After the changes my mother started to get in touch with me. But I said, "actually, a couple of years ago you were making my life miserable." First she denied it, and that was offensive, but then she started remembering everything, admitting things, and at one point she said she was a terrible mother. I forgave her because she admitted that the abuse happened and apologized for it. I believe that a person should always have a chance to be forgiven.
I remember myself from the age of 5 or 6. Even then I felt like a boy, not a girl. Actually, "feeling like a boy" is a tricky expression, I can't fully explain what it means. But I identified with male faces, images, and characters. It was normal for me, I didn't know it could be any other way. In elementary and middle school I felt a great sense of repulsion to the female gender. On principle I didn't only not make friends with girls, I wouldn't even talk to them. I rejected everything that could seem stereotypically feminine. I angrily conducted ritual burnings of dolls and buried them in the ground. When asked why I did it, I replied "I hate girls." Now I understand that I hated my assigned female gender. But in my childhood it was expressed through aggression.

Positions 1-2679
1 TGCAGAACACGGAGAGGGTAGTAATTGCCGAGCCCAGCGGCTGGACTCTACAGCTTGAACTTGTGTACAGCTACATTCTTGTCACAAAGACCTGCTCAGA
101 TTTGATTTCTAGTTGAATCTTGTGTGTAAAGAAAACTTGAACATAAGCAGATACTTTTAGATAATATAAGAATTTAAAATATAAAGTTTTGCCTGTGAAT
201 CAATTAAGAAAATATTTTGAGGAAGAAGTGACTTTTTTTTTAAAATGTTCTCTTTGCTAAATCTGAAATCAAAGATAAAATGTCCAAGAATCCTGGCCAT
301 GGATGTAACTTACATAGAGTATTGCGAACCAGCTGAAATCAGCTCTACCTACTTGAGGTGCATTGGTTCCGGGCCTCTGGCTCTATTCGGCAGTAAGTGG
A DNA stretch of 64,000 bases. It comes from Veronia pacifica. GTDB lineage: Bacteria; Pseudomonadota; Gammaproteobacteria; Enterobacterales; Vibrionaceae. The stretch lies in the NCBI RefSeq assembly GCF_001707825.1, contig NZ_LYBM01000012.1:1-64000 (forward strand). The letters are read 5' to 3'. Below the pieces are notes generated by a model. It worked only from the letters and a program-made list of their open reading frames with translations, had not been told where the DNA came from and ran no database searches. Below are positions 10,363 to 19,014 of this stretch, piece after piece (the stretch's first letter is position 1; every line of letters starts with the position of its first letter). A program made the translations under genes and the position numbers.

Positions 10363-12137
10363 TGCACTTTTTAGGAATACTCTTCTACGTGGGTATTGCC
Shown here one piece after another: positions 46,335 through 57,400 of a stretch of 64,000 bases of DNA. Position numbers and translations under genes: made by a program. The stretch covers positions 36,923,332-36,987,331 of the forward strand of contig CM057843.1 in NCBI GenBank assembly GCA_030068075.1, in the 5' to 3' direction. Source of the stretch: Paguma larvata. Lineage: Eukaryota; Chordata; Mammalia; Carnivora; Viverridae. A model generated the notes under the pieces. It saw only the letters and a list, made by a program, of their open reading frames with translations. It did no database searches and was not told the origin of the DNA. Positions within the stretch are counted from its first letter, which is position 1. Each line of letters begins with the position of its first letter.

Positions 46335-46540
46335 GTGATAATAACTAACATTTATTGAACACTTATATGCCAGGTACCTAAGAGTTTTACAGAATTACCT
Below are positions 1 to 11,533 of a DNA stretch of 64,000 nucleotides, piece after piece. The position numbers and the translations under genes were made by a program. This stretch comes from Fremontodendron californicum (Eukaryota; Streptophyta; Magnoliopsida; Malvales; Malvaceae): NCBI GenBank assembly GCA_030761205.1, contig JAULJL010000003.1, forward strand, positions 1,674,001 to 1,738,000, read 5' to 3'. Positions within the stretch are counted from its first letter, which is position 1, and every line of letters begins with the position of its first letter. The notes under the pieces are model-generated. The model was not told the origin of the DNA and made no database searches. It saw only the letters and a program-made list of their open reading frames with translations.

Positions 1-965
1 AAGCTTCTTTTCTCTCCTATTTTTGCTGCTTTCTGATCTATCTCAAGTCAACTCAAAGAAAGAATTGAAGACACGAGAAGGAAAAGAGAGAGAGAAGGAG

"I angrily conducted ritual burnings of dolls and buried them in the ground. When asked why I did it, I replied "I hate girls.""
Before adolescence, I had no physical dysphoria. In its mild form it began during puberty, when I realized that the difference between the sexes is not just between the legs. Girls' breasts begin to grow, everyone's voices change depending on their gender, height changes. I would close my eyes, and the image I had of my body differed a bit from what it really looked like. But still it wasn't strong enough for serious dysphoria. I went through a period of hyper-femininity, when I wore dresses, skirts and make-up in order to look like a "real woman", but I felt ridiculous and awkward. Then came a period when it was very important for me that others would perceive me as a guy. I had short hair, I wore trousers and bands around my chest so that I wouldn't get misgendered on the street (misgendering is the intentional or unintentional use of pronouns that do not correspond to a person's gender identity) and removed them when I was alone.
"I would close my eyes, and the image I had of my body differed a bit from what it really looked like."
Many transgender people wear bands even at home, some of them cannot look at their body when they're taking a shower. I didn't behave like that. I had perfect breasts, and if I was all alone on this planet, I would accept them as normal male breasts. But I knew that in the real world people would not perceive them that way. And I simply wanted to wear just swimming trunks on the beach.